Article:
Big Ponzi Scheme, Big Sentence — But Big Questions Remain
Bernard Madoff’s Ponzi scheme of the ages resulted in a sentence for the ages. Yesterday, after Mr. Madoff faced some of his victims for the first time, the court imposed the statutory maximum 150 year sentence. That sentence far exceeds the 12 years Mr. Madoff sought and even the 50 year recommendation of the federal probation department. It also far exceeds those handed down in other recent white collar cases, such as Jeffery Skilling of Enron and Bernie Ebbers of Worldcom, each of whom is serving 25 years.
The preliminary forfeiture order issued on Friday also dwarfs those in other actions. Under that order, Mr. Madoff will forfeit over $170 billion. His wife will be left with about $2.5 million, which could not be “sufficiently linked” to the fraud, according the U.S. Attorney’s Office. There is no assurance that the SEC or others may not try to attach the assets left with Mrs. Madoff, however.
The jail term and the forfeiture order confirm that Mr. Madoff will never leave prison and will not profit from his crimes beyond the lavish life style he enjoyed until caught. At the same time, the huge jail term and forfeiture order do not resolve the two key questions about the Madoff Ponzi scheme: 1) how did the SEC fail to uncover the massive fraud despite multiple opportunities? (2) who else was involved?
How the SEC failed to uncover the Madoff fraud is virtually impossible to understand. With multiple opportunities beginning as early as 1992, and a virtual road map to Madoff and his scheme as discussed here, the fraud should have been detected and the carnage stopped much earlier. To be sure, no law enforcement agency can halt fraud from the start. And, Ponzi schemes can be difficult to detect, although it is hard to make that argument given the number of these cases brought in recent weeks. In the case of Mr. Madoff however, the size and scope of the scheme coupled with the repeated opportunities and road map should have been more than sufficient.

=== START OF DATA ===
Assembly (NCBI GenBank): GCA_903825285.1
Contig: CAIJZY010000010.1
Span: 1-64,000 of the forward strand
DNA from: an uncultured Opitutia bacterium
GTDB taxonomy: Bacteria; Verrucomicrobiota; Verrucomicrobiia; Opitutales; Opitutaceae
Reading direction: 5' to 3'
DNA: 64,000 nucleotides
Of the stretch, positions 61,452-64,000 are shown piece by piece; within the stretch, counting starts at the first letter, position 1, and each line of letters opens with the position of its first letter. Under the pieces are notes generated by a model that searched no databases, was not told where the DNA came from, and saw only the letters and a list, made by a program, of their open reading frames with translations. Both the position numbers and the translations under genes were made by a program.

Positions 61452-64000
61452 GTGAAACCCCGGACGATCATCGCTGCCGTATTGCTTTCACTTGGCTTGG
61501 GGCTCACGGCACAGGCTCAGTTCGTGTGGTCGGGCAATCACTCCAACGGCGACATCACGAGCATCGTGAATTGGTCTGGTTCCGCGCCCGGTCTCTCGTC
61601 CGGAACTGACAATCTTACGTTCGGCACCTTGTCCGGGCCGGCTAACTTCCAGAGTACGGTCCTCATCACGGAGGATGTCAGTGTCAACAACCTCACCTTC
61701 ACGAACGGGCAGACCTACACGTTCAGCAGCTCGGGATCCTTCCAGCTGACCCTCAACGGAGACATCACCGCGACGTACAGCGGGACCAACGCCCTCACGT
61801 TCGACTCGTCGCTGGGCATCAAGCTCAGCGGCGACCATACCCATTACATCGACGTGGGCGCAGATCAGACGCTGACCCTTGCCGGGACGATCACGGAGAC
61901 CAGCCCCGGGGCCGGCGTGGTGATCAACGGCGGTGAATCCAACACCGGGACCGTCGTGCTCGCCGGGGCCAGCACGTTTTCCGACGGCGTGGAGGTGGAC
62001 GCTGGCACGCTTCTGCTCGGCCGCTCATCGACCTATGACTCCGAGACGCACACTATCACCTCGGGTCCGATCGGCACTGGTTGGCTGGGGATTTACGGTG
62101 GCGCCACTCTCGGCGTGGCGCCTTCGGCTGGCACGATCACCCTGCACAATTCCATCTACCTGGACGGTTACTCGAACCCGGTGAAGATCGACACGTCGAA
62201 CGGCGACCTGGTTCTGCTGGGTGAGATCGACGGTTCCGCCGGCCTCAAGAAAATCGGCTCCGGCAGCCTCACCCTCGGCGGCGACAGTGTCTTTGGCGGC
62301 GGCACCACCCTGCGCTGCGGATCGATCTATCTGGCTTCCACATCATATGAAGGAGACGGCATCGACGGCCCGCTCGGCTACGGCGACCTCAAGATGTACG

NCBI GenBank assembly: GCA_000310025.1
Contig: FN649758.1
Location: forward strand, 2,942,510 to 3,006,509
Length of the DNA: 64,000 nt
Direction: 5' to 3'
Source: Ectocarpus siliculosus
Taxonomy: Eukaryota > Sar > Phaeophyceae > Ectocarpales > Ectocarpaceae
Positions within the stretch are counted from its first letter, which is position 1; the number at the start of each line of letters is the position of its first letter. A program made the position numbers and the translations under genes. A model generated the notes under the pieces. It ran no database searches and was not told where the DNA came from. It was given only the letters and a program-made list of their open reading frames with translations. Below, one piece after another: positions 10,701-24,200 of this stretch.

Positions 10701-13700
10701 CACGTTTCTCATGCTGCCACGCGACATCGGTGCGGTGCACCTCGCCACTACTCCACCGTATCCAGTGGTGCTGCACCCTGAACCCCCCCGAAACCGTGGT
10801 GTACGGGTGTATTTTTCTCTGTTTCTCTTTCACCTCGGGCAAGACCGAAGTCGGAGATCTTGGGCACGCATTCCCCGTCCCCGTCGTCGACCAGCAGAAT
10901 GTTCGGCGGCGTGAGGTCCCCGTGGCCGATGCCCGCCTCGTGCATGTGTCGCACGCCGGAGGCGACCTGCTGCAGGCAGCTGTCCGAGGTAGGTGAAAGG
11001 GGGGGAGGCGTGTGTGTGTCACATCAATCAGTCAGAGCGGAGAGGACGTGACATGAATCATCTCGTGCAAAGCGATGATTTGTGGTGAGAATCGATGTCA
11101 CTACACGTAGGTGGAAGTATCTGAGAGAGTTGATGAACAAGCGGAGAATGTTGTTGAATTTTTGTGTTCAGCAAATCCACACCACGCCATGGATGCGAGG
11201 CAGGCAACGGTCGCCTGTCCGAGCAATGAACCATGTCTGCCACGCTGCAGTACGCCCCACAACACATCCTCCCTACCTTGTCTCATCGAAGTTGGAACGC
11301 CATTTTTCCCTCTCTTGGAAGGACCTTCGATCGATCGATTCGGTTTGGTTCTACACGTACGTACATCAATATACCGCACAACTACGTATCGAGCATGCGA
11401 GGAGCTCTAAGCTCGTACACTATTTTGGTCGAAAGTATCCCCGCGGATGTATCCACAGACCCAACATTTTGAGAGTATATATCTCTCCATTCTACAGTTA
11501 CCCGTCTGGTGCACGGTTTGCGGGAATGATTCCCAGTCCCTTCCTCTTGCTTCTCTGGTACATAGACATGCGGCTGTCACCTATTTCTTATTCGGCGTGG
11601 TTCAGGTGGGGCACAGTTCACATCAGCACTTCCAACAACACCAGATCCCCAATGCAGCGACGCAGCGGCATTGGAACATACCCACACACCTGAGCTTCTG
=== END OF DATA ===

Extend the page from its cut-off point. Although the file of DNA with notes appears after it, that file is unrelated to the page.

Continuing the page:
The answer to this question is more than academic. It is fundamental to reforming and rejuvenating SEC enforcement. Perhaps the answer to this question will be in the forthcoming report of the SEC Inspector General who reportedly has interviewed Mr. Madoff.
Equally important is the question of who else was involved. The answer to this question is important to law enforcement and the victims. Law enforcement needs to unravel this issue not just to bring the appropriate actions, but as part of the self-evaluative process of how the scheme was missed earlier. The victims need to identify the other beneficiaries of the scheme to try and salvage some of their investment. It is clear that the Madoff Trustee will not recover anything close to the amount the investors lost. The number in the DOJ forfeiture order, while headline grabbing, has no relation to the amount of money available for investors who are faced with recovering cents on the dollar.
Mr. Madoff has steadfastly insisted that he acted alone. The size and scope of the fraud belie this claim. The cases brought to date against the auditors by DOJ and the SEC (discussed here) and two feeder funds by the SEC (discussed here) offer some insight into the Madoff scheme. The auditors were apparently paid for producing audit reports while doing virtually no auditing. The feeder funds were paid for soliciting investor cash and turning the money over to Mr. Madoff while doing no real investing or fund management. The formula is straight forward: assist Madoff, do little and get paid very well. It can be easy to turn a blind eye to what is really happening when there is so much money involved.
Just how many others prospered from Mr. Madoff’s fraud under this formula will be the subject of intense investigation in the coming weeks and months. The huge sentence yesterday closed one chapter of the Madoff saga. Key questions which must be answered for the benefit of everyone remain, however.